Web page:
Alberta government stalls in development of more energy efficient building code
Thursday, July 8th 2010 10:59:50am
A study commissioned by NAIMA Canada and the Consumer Council of Canada (CCC) has found that the more energy efficient a house is, the more affordable it is.
The costing analysis for upgrades of EnerGuide 80 homes in Alberta concluded that the total incremental renovation cost was approximately $6,000. When compared to a standard home, built to minimum energy efficiency requirements, the EnerGuide 80 homes boasted a positive net value between $6,600 and $11,000.
These findings come as the government of Alberta is struggling to define an interim building code that will raise energy efficiency standards for new homes, and create a building code that will save Albertans money on their heating and cooling costs.
This move will help ease the province’s transition to Canada’s new building code, coming in 2012. The new code will enshrine energy efficiency in its objectives, making the standard for all new homes much better than the current Alberta Code.
The building industry has expressed concern to the government that increasing energy efficiency will raise the price of a new home to such a degree that it would harm the economy. The NAIMA Canada/CCC commissioned study, however, clearly demonstrates that an energy efficient house is a more affordable house.
‘Energy efficiency is the right thing to do for all homeowners, ‘explains Steve Koch, Executive Director of NAIMA Canada. ‘Home owners will recoup the money they spend, and save more on utility bills almost immediately. It’s a good move by the government to ensure today’s building standards are incorporated into a home to make it more comfortable and affordable for the new homeowner.’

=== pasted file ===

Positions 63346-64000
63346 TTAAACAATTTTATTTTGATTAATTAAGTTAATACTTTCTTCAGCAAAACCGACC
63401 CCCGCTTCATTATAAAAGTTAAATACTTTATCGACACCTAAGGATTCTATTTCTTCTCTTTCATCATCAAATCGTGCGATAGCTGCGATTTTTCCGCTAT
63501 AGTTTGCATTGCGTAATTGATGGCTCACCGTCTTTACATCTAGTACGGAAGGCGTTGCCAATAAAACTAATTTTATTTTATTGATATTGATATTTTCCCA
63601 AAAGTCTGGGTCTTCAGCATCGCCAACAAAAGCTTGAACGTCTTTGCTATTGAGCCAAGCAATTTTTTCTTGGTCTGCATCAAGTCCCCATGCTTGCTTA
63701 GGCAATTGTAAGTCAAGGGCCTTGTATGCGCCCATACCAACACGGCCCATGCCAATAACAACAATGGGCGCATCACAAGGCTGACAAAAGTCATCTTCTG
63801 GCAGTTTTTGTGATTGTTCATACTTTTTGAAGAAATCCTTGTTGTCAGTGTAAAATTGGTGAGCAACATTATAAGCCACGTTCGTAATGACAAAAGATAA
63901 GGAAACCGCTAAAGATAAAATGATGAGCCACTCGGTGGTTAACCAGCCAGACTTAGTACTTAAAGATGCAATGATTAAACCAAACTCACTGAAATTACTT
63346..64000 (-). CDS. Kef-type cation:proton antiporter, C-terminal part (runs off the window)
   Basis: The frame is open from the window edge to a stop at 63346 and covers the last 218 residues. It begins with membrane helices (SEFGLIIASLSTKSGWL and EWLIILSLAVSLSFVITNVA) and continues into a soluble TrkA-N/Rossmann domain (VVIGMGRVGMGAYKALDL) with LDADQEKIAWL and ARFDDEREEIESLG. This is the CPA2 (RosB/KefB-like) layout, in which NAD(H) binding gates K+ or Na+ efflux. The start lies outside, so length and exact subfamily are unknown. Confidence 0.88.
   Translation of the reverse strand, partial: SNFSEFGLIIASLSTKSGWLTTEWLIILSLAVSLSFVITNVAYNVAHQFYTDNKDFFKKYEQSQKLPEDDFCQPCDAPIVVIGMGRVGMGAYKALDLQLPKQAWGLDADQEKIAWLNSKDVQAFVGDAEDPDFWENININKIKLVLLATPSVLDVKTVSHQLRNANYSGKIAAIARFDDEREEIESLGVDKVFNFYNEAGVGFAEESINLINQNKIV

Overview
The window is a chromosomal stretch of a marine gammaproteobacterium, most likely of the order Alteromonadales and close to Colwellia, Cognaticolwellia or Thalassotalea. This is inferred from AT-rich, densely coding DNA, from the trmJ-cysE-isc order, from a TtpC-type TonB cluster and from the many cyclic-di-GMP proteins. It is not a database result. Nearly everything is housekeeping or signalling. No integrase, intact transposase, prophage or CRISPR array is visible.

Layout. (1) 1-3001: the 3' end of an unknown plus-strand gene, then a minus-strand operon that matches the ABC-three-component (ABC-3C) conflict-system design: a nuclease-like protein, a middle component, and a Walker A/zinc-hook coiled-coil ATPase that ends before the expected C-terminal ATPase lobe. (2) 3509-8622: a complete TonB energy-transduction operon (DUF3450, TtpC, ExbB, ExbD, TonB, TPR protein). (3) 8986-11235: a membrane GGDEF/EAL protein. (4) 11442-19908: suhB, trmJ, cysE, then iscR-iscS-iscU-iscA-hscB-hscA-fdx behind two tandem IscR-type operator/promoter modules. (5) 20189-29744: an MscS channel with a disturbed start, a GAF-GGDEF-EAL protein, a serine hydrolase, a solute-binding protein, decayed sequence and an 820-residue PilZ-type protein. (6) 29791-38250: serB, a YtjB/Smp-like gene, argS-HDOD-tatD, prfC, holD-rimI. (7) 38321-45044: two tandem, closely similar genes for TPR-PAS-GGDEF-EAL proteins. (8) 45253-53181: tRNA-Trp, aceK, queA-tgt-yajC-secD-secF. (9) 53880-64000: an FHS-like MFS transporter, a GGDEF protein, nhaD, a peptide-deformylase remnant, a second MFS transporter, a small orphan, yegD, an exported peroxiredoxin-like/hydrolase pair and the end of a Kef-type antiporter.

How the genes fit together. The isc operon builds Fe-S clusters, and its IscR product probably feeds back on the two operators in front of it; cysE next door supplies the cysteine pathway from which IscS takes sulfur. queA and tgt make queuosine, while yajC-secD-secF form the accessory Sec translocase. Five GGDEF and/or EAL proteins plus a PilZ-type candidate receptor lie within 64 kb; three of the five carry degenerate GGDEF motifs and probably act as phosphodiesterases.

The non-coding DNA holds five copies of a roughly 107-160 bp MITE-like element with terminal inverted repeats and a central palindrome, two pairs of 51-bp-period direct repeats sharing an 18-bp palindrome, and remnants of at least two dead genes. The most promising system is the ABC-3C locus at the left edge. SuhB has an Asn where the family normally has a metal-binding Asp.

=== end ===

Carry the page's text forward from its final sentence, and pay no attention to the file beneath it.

The commissioners of the study believe that energy efficient building codes will be a crucial part of Canada’s environmentally friendly, financially responsible future. The government of Alberta needs to recognize this, and take steps to make the transition easy for its building sector.
‘I hope Alberta now moves to take a leadership role for their citizens,’ Koch added. ‘This study clearly demonstrates the affordability of energy efficient homes. What we can’t afford, now, are homes that waste homeowners’ money unnecessarily. Alberta needs to move forward with an energy efficient building code.’
For further information, or to arrange interviews, please contact:
Tina Siegel, Environmental Communication Options, 416-972-7401, email@example.com
Stephen Koch, Executive Director, NAIMA Canada, 613-232-8093, cell 613-292-8772
Details about NAIMA Canada are available at: www.naimacanada.ca
NAIMA Canada is the association for North American manufacturers of fibre glass, rock wool, and slag wool insulation products doing business in Canada. Its role is to promote energy efficiency and environmental preservation through the use of fibre glass, rock wool, and slag wool insulation, and to encourage the safe production and use of these materials. NAIMA Canada is a sister organization to the North American Insulation Manufacturers Association (NAIMA).
BACKGROUNDER - The Impact of Higher Energy Efficiency Standards on Housing Affordability in Alberta
• The report presents results of a costing analysis completed for upgrades of EnerGuide 80 levels of energy efficiency in Alberta homes. Calgary and Edmonton were considered in the analysis.
• When graphed, land value remained as the primary reason for the rising price of homes in Calgary and Edmonton.
• For a standard two-storey detached house, the total incremental cost to upgrade from the 2006 ABC to EnerGuide 80 levels of energy efficiency is approximately $ 6,000.
• Calgary homes built to EnerGuide 80 energy efficiency standards realized a positive net present value of approximately $ 6,600 (energy savings minus initial capital cost) over the study period. The same upgrades in Edmonton homes resulted in a positive net present value of approximately $ 11,000.
• This means that an investment of $35 a month as part of a mortgage to purchase the package of energy efficiency upgrades returned a monthly energy savings of about $70 in Calgary and $100 in Edmonton.